Down to earth

A week after, I wonder at how quickly I recovered from the “high” I had up there. But I noted some things have started to change–perhaps for the better.

One of these changes was manifest in something that happened last Friday, after hearing a writer-acquaintance talk about her journey toward autonomy–paradoxically toward communion, it turns out. I was leaving the place after a long night where I had dinner with some other acquaintances.

A bit of background: back when I did not know better, I became acquainted with a group of people who were, as it turns out, the kind of people I should not bother hanging with when it came to the arts scene. Not that they were any bit bad, but they were–how do I put it?–uncomfortable to be with as time wore on. There was also an element of the shady, the has-been, but I would rather be generous now.

So I spotted one of them over at the place and he greeted me. Inner groan. Then he asked what I was doing there. (Well I was transfixed by one of the more inspiring young people in Philippine literature, thank you…) I found that question innocent enough, but he wondered why I wasn’t at this exhibit opening of some artist somewhere. And then I snapped. A bit. “Sorry, but I’m not too keen on doing that anymore,” I said. Then he pressed on, telling me about a new show by a mutual acquaintance the day after at some gallery far away. I politely said that I would be elsewhere.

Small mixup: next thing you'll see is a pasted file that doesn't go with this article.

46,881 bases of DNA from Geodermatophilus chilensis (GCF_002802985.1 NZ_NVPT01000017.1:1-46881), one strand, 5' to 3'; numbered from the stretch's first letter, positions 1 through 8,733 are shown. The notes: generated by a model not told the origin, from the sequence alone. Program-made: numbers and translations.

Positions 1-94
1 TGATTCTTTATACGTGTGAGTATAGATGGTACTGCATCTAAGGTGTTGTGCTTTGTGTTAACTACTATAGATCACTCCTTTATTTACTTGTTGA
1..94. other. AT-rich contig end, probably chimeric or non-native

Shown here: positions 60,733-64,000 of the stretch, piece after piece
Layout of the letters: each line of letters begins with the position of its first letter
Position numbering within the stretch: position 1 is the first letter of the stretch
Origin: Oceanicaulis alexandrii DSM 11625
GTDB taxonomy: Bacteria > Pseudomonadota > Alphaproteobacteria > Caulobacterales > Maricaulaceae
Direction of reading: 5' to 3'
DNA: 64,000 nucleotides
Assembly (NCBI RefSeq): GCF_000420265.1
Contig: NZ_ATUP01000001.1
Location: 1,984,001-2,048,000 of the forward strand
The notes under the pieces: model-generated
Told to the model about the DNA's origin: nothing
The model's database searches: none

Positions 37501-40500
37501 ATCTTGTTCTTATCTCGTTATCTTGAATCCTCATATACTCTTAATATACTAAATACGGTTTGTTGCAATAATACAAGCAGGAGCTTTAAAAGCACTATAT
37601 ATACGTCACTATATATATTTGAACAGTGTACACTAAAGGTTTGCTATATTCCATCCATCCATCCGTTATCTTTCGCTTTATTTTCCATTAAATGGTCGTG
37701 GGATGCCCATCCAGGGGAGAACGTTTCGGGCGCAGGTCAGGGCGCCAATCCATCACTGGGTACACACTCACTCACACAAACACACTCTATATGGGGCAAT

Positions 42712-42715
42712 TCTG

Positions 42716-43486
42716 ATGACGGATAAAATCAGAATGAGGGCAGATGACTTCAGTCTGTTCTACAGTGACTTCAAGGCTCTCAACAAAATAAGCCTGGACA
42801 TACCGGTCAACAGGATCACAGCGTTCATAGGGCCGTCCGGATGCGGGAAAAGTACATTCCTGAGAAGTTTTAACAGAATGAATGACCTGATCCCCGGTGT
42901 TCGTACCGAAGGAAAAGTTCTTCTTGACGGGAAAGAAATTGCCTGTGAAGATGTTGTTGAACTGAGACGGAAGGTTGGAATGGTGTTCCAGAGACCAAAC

I think one of the big changes is that I am starting, again, to say no. And I’m more aware as to how my choices fit in the big picture. Perhaps I will lose my good name, or rep–I could very well be dubbed a snob for all I care–but it could no longer matter.

And in making my choice, I had a better time last night at a friend’s show–his first–because I was among people who were, it turned out, healthier for my soul.

On life support

The place is very much around. As a sign things have moved on since a series of tumultuous events, a spot once connected with the independent film scene here has now become in part a bodega for Christmas stars. The other shops I last saw are still there, including a book shop whose ties to a part of my 2011 experience ought to be healthily forgotten.

The way I see it, the owner is trying to postpone the inevitable, refusing to sell. But as I was told, some people found the departures, the tumult, a blessing. They were bad for business, the crowds who swarmed the place whenever the fair came to town.

So what is left after the circus has moved on? I hesitate to speculate. But the new watering hole whose food was, until the unfortunate events broke out, small comfort put up a sign. An odd one warning about people who didn’t pay or caused trouble…perhaps the same people who were in the circus. But of course they wouldn’t tell you that.